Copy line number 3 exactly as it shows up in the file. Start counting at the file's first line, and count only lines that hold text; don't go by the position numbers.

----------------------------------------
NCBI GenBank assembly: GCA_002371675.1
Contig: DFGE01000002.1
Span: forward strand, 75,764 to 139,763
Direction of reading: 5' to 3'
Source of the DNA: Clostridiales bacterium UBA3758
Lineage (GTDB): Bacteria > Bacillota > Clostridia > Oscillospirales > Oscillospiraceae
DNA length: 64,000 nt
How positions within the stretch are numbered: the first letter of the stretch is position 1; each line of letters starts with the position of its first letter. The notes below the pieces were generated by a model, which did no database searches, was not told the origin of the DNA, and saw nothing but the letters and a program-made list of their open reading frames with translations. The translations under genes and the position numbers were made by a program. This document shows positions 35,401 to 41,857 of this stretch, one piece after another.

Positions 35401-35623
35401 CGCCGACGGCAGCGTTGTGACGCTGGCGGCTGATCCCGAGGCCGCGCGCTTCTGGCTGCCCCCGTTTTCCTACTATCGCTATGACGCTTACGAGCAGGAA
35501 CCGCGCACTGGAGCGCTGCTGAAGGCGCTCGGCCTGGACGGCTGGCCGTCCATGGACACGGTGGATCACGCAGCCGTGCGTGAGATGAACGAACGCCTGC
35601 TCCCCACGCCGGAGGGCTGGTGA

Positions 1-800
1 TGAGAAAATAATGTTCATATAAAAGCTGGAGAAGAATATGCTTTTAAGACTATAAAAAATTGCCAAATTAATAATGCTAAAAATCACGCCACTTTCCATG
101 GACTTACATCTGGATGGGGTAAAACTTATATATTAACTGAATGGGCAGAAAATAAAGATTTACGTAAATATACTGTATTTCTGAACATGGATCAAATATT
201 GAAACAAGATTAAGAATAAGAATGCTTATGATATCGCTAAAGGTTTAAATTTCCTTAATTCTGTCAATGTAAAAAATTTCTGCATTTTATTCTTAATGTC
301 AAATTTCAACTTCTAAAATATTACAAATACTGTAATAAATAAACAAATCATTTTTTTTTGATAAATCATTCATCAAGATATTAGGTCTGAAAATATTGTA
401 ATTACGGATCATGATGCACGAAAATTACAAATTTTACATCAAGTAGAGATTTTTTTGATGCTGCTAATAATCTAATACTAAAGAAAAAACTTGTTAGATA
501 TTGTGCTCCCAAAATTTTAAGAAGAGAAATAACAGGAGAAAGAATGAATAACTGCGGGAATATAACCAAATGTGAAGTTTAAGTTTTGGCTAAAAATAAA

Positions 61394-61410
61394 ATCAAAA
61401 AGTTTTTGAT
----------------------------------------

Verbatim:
Span: forward strand, 75,764 to 139,763